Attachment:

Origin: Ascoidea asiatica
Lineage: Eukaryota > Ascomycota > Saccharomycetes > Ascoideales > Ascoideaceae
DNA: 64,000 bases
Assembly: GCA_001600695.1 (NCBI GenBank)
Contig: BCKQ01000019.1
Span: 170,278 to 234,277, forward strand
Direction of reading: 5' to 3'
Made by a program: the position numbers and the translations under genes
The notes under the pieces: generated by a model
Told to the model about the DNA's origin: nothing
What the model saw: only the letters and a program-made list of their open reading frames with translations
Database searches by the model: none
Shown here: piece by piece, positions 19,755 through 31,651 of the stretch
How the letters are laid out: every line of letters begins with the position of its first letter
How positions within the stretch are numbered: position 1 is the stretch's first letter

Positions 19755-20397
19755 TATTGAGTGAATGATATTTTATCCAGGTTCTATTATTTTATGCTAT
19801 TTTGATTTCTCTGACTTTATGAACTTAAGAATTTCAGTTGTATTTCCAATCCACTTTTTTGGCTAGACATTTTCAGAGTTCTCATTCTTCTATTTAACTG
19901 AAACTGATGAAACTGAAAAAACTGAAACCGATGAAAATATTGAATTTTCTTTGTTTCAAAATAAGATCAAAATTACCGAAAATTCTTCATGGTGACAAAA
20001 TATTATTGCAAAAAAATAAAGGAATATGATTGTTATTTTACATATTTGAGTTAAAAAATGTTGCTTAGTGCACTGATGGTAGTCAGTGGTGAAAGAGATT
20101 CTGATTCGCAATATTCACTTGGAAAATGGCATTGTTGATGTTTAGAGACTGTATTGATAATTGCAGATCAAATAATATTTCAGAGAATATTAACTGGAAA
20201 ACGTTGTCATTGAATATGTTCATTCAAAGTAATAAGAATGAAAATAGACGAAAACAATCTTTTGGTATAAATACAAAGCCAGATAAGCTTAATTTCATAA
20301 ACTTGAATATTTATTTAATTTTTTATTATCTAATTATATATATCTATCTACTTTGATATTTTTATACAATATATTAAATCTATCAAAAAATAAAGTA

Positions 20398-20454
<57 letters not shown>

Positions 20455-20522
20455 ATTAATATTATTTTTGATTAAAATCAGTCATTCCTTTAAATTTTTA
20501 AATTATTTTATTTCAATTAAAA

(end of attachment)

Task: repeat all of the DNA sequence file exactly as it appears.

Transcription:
Origin: Ascoidea asiatica
Lineage: Eukaryota > Ascomycota > Saccharomycetes > Ascoideales > Ascoideaceae
DNA: 64,000 bases
Assembly: GCA_001600695.1 (NCBI GenBank)
Contig: BCKQ01000019.1
Span: 170,278 to 234,277, forward strand
Direction of reading: 5' to 3'
Made by a program: the position numbers and the translations under genes
The notes under the pieces: generated by a model
Told to the model about the DNA's origin: nothing
What the model saw: only the letters and a program-made list of their open reading frames with translations
Database searches by the model: none
Shown here: piece by piece, positions 19,755 through 31,651 of the stretch
How the letters are laid out: every line of letters begins with the position of its first letter
How positions within the stretch are numbered: position 1 is the stretch's first letter

Positions 19755-20397
19755 TATTGAGTGAATGATATTTTATCCAGGTTCTATTATTTTATGCTAT
19801 TTTGATTTCTCTGACTTTATGAACTTAAGAATTTCAGTTGTATTTCCAATCCACTTTTTTGGCTAGACATTTTCAGAGTTCTCATTCTTCTATTTAACTG
19901 AAACTGATGAAACTGAAAAAACTGAAACCGATGAAAATATTGAATTTTCTTTGTTTCAAAATAAGATCAAAATTACCGAAAATTCTTCATGGTGACAAAA
20001 TATTATTGCAAAAAAATAAAGGAATATGATTGTTATTTTACATATTTGAGTTAAAAAATGTTGCTTAGTGCACTGATGGTAGTCAGTGGTGAAAGAGATT
20101 CTGATTCGCAATATTCACTTGGAAAATGGCATTGTTGATGTTTAGAGACTGTATTGATAATTGCAGATCAAATAATATTTCAGAGAATATTAACTGGAAA
20201 ACGTTGTCATTGAATATGTTCATTCAAAGTAATAAGAATGAAAATAGACGAAAACAATCTTTTGGTATAAATACAAAGCCAGATAAGCTTAATTTCATAA
20301 ACTTGAATATTTATTTAATTTTTTATTATCTAATTATATATATCTATCTACTTTGATATTTTTATACAATATATTAAATCTATCAAAAAATAAAGTA

Positions 20398-20454
<57 letters not shown>

Positions 20455-20522
20455 ATTAATATTATTTTTGATTAAAATCAGTCATTCCTTTAAATTTTTA
20501 AATTATTTTATTTCAATTAAAA